They aren't:

    http://www.ochs.org.uk/lectures/by-topic/141

  • Werewolf on May 10, 2013 12:05 AM:

    @RepubAnon:

    Which rightful owners would that be-the Egyptians, whose military ruled Gaza from 1948-1967? The Jordanians, whose annexation of the West Bank was recognized only by the Brits (their patrons)? I agree that their needs to be a Palestinian state in the West Bank and Gaza, but Israel did *not* seize those territories from the Palestinians.

  • ajay on May 10, 2013 5:08 AM:

    Which rightful owners would that be?

    Well, the British, of course.

    As descendants of one of the Lost Tribes of Israel (http://en.wikipedia.org/wiki/British_Israelism), we retain an equal right of ownership to the Holy Land, which was, after all, granted by God to all twelve tribes.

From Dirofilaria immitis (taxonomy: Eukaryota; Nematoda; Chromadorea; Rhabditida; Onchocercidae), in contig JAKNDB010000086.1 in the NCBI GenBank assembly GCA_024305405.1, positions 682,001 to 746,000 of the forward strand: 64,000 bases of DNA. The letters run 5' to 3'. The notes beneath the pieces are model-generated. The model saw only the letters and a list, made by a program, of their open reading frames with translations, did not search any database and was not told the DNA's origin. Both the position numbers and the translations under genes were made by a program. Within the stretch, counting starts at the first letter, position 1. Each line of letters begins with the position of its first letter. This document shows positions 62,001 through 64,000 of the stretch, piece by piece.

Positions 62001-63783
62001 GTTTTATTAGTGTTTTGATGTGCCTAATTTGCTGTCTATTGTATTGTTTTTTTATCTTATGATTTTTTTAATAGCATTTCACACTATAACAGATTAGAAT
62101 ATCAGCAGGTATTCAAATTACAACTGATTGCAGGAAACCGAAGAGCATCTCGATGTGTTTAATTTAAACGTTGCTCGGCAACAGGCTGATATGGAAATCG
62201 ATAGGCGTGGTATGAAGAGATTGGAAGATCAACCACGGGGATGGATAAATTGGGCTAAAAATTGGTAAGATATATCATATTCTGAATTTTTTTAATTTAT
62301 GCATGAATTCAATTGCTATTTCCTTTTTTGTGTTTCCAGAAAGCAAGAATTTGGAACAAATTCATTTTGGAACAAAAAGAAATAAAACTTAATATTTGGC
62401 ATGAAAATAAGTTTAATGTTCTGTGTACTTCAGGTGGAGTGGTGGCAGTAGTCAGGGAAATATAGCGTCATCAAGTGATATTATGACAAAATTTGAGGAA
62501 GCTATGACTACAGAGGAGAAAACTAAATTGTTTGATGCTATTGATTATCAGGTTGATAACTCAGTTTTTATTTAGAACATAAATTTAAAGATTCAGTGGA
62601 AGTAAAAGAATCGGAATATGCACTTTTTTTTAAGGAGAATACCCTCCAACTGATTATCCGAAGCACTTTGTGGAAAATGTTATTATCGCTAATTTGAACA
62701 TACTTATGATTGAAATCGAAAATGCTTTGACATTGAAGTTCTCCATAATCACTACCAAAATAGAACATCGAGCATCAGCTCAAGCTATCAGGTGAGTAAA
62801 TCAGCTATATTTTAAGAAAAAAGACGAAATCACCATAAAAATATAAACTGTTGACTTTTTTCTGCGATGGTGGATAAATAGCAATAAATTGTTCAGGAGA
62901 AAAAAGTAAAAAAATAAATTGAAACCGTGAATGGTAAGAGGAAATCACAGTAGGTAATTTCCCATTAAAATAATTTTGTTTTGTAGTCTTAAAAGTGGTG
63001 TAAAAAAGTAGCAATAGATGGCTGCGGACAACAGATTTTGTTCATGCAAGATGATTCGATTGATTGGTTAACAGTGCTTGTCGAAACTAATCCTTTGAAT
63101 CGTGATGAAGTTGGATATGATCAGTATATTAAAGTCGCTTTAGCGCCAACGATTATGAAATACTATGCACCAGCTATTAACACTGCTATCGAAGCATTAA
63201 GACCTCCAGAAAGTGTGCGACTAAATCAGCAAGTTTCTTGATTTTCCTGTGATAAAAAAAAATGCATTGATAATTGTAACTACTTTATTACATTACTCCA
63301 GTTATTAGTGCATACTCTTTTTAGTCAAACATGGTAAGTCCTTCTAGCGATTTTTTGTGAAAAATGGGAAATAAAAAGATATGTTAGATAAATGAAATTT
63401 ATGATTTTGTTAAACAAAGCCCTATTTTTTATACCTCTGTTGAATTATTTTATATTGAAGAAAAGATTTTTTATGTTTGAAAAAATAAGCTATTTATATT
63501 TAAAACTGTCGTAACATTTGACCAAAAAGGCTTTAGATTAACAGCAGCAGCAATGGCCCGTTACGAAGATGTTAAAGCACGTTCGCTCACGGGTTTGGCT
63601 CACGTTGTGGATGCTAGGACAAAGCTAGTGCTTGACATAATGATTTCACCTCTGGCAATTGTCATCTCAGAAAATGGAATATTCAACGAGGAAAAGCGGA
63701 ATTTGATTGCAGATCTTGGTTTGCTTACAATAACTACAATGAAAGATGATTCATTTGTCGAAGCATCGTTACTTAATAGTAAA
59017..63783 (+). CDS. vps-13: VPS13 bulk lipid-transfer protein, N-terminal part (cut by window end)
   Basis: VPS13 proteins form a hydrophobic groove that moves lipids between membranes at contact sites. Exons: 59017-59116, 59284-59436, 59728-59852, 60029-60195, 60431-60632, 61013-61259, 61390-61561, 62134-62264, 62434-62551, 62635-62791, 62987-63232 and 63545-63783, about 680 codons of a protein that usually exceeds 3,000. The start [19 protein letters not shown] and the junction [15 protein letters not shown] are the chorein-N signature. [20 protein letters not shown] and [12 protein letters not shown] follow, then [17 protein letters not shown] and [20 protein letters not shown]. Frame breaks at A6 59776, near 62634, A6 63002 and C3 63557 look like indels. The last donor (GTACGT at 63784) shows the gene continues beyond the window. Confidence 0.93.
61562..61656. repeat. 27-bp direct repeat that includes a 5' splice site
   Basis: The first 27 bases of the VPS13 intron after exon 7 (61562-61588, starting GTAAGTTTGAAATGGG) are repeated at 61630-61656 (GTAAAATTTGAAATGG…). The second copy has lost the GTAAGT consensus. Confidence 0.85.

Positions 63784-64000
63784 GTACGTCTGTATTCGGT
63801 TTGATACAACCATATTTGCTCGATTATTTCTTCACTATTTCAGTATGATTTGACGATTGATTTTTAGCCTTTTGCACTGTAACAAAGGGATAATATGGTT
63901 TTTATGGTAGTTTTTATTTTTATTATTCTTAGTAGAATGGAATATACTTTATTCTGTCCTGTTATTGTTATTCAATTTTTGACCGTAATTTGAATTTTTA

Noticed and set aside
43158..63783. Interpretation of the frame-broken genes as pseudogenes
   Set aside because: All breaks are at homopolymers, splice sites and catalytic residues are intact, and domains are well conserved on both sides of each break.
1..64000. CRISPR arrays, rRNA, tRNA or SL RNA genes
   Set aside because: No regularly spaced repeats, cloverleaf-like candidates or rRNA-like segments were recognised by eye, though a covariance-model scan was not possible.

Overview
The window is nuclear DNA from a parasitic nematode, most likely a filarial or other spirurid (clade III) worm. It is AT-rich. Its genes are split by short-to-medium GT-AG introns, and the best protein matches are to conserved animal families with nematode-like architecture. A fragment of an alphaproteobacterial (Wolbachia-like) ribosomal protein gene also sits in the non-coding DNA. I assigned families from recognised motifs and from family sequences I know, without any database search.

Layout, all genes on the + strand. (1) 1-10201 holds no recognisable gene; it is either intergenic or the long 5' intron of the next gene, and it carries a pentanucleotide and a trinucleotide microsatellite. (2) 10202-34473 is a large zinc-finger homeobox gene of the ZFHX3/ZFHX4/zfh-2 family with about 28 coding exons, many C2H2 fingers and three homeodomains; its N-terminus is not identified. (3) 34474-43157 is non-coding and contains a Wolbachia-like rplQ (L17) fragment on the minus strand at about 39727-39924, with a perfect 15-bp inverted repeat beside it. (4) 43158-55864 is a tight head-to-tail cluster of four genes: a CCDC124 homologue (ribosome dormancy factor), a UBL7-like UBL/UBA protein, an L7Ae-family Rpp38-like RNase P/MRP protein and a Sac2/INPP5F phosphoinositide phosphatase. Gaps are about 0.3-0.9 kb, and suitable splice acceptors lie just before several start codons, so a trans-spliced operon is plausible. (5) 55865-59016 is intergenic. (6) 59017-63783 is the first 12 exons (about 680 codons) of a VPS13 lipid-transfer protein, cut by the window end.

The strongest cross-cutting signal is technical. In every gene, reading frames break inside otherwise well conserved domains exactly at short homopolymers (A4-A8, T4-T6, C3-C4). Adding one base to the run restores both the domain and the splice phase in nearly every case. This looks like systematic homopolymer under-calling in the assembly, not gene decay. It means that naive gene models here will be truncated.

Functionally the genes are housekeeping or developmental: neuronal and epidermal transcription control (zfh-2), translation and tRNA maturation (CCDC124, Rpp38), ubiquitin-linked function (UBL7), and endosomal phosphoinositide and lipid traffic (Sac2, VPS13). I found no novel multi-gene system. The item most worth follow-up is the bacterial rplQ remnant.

And unlike the two non-lost tribes, we didn't forfeit that right of ownership due to a subsequent falling into sinful ways (as RepubAnon points out).

  • evodevo on May 10, 2013 9:10 AM:

    Hey! The rightful owners during the time of Joshua (at first dated to 1200 BC by the fundies, but since equivocated on because of incontrovertible archeological evidence LOL) were the EGYPTIANS, who controlled Canaan down to the late 1100's BC. Archaeology tells us that the Israelites were actually indigenous Canaanites, with a concocted past. After that, the heretical "northern" kingdom of Israel controlled the country down to the Jerusalem area, wherein a weak Judean king reigned. Then the Assyrians stormed the northern kingdom and relegated it to vassal status, and only THEN, in ~mid-700's BC was an "independent" Judean kingdom in existence. Even then they were paying tribute to first the Assyrians, then the Babylonians, down to their unsuccessful revolt against same.